Going into the final weekend of the tax season, Internal Revenue Service (IRS) personnel are working long hours managing the rebate ripple effect. The agency has taken about 1,500 employees off their regular jobs to handle rebate-related calls, according to the Treasury Inspector General for Tax Administration's (TIGTA) interim report. The IRS also expects to pay for overtime and extend the employment of "seasonal" workers because of the added workload, the Washington Post reports.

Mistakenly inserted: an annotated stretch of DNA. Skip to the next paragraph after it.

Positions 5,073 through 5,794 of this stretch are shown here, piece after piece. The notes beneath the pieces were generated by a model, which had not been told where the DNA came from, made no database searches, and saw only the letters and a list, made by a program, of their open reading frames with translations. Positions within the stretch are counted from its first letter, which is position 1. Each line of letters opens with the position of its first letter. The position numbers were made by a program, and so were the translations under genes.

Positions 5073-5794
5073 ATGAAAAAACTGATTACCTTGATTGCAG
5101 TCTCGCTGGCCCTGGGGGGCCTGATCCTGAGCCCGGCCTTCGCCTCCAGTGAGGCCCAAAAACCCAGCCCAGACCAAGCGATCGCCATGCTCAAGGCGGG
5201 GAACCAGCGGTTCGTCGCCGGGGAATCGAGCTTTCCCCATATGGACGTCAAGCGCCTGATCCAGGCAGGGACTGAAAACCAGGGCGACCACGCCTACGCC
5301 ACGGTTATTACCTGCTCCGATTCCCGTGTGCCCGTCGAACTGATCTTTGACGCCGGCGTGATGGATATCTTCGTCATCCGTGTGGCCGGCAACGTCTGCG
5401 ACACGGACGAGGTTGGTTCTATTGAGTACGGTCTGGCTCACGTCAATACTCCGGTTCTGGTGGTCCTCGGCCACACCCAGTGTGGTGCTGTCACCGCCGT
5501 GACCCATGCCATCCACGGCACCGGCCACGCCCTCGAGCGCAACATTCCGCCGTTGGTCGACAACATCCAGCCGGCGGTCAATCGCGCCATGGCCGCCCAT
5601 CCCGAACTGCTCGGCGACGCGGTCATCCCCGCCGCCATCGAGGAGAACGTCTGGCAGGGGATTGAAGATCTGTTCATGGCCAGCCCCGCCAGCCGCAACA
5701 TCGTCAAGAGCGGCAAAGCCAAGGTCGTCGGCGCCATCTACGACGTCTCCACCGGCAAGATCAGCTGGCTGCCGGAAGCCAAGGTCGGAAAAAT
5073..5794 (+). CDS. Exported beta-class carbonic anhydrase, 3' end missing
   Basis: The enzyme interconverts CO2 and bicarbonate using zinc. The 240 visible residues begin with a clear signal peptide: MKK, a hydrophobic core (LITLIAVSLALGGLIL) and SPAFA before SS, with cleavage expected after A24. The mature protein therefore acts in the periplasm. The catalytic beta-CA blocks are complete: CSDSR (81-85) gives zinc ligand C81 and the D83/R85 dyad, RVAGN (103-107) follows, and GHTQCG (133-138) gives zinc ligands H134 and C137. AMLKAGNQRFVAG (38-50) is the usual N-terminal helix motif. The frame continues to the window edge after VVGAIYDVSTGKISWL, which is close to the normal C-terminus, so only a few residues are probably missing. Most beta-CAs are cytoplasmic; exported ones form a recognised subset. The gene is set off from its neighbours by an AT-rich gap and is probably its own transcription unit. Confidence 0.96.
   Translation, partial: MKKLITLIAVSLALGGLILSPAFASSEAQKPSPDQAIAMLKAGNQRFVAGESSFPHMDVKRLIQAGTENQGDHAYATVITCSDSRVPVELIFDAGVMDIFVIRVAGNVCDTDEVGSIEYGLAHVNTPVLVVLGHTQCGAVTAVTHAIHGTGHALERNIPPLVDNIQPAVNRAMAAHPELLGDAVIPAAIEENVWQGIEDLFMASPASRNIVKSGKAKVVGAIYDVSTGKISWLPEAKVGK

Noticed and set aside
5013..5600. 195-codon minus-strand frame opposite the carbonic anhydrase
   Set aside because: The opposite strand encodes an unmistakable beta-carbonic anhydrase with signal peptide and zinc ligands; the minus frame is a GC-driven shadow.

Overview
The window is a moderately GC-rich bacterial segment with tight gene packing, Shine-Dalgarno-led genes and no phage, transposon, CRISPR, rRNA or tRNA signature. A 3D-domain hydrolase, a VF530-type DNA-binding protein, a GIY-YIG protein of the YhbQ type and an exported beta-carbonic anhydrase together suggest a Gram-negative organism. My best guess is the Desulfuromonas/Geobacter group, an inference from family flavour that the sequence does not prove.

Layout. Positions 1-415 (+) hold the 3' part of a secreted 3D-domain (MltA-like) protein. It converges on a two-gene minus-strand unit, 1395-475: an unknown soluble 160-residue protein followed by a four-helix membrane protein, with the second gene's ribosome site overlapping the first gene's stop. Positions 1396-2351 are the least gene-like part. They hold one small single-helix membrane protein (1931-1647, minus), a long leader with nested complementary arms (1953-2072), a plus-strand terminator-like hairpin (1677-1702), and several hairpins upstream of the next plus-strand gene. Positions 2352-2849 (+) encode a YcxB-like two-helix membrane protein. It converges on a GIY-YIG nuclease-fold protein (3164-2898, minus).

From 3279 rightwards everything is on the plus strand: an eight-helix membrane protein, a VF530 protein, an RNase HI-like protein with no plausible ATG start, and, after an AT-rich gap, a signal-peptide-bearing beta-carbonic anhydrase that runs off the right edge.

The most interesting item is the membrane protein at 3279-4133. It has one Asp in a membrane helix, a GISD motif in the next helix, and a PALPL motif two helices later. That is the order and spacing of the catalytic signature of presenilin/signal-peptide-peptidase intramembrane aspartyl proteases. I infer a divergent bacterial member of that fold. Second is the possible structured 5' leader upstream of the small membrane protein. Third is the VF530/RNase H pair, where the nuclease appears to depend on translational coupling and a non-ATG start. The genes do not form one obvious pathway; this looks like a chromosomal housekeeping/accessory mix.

As of March 8, the IRS's automated message-response phones had received 1.2 million calls about the rebate, above their normal volume for this time, according to the TIGTA report. Callers who normally would not file a tax return are provided with the option to get more assistance on how to qualify for a rebate, the Post reports.
The TIGTA report says that the number of calls about tax rebates would have been substantially greater if the IRS had not spent about $45 million sending advance notices to more than 130 million taxpayers.
IRS offices will be open until 5:30 p.m. in many locations for the rest of this week and on Monday and Tuesday of next week. Many local offices will open on Saturday, April 12th to assist taxpayers with incomes under $40,000 as well as those who are filing to receive the stimulus payment.